ITV Election Debate highlights

Boris Johnson and Jeremy Corbyn locked horns in the first live televised leadership debate of the general election campaign last night, with one newspaper describing it as a ‘bore draw’. The public certainly seemed evenly split over who had won the debate ‘with most Labour voters thinking Jeremy Corbyn won, most Conservative voters thinking Boris Johnson won’ according to a snap YouGov poll.

So, what were the main talking points that could impact the pound?

Brexit

Brexit is the cornerstone of the election campaign – in fact, it’s responsible for the whole thing happening in the first place. If Mr Johnson achieves his aim of breaking the Brexit deadlock in the coming weeks, the pound is likely to prosper. A majority victory for the Prime Minister could clear the clouds of uncertainty, shedding light on Britain’s future relationship with the EU. Here’s what they both had to say on the issue:

  • Mr Johnson appealed to voters by outlining their options: ‘getting Brexit done’ with him or further ‘dither and delay’ with another EU referendum if Labour prevails.
  • Mr Johnson maintained the UK will leave the EU on 31st January, ending what he described as ‘this national misery’, before claiming Labour offered ‘only division and deadlock’.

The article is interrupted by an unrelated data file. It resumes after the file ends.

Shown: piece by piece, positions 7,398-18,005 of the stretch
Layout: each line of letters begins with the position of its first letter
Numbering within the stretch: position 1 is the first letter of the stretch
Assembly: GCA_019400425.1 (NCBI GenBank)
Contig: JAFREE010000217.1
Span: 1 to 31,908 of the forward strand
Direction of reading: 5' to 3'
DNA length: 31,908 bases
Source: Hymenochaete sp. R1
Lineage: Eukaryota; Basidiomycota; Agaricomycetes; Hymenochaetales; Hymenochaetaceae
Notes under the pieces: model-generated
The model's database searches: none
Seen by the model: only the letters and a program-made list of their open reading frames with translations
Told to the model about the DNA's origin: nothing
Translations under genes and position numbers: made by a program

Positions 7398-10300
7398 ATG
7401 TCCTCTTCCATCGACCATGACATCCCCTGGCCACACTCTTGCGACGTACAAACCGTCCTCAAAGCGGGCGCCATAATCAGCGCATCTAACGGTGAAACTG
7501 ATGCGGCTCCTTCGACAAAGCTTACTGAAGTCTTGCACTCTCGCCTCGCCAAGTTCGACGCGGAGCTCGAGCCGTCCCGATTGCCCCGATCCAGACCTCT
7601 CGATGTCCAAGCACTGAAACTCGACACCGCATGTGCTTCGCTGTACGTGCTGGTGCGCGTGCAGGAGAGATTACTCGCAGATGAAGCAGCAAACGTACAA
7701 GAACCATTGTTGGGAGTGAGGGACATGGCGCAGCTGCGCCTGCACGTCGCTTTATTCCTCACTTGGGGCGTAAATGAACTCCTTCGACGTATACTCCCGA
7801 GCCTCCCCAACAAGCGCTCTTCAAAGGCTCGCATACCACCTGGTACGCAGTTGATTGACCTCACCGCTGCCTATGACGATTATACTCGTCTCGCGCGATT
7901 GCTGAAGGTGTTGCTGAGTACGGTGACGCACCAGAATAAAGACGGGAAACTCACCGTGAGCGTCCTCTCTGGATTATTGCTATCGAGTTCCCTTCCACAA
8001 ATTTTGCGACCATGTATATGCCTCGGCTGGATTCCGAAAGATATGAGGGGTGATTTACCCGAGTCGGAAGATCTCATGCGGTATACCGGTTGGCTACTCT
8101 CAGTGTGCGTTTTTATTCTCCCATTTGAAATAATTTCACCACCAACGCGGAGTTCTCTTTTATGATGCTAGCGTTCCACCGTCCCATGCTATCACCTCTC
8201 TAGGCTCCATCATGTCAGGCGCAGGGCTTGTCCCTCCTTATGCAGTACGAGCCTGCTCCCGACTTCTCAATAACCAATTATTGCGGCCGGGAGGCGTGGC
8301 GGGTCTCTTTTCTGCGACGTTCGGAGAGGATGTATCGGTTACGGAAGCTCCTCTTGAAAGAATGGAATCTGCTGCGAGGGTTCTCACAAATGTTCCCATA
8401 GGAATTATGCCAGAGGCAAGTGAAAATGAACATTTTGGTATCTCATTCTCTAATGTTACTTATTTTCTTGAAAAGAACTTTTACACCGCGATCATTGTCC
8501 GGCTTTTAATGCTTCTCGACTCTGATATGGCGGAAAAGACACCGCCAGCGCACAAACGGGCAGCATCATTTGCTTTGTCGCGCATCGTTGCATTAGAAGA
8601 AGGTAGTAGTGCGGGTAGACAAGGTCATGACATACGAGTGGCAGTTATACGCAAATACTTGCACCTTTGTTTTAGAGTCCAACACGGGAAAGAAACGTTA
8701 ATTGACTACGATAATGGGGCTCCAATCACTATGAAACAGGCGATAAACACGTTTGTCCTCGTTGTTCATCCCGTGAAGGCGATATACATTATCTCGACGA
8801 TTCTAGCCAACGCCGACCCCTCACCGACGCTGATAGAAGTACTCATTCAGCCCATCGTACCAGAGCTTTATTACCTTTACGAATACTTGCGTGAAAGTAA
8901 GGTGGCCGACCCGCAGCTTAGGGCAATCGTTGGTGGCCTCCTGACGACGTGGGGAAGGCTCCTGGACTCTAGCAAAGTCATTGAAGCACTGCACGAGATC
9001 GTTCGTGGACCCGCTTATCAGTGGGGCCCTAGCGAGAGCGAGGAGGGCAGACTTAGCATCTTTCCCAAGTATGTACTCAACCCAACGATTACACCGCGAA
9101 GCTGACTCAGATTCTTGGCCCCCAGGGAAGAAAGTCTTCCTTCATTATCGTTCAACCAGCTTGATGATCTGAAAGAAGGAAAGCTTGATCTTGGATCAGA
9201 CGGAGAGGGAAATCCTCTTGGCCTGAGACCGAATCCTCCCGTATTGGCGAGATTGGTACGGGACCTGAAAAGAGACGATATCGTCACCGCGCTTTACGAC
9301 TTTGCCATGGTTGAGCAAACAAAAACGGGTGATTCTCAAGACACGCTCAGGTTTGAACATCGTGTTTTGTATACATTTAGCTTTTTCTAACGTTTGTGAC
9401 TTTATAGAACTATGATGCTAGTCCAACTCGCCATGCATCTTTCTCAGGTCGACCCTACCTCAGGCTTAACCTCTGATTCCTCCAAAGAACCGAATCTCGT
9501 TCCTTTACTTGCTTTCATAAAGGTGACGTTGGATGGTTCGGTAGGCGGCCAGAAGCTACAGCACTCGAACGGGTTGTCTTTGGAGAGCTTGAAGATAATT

• Mr Corbyn replied: ‘The idea that the Prime Minister’s deal can be dealt with and finished by the end of January is such nonsense.’
  • Mr Corbyn said Labour would ‘get Brexit sorted by giving you, the people, the final say’.

The Union

A member of the audience asked: ‘is the union worth sacrificing for Brexit?’ If Labour formed a coalition with the SNP, another Scottish referendum could be on the cards, triggering more political uncertainty that could weigh on the pound.

  • Mr Johnson claimed that the result of a Labour-SNP electoral deal would be a second Scottish referendum.
  • Mr Corbyn said ‘no deal will be done’ with the SNP.

Overall pitch

  • Corbyn: the Labour leader’s rhetoric extended beyond just Brexit, as he made pledges about traditional election issues such as the NHS and climate.
  • Johnson: the Prime Minister was keen to remind everyone that they were all there because of the deadlock and that only a Conservative majority could get Brexit done.

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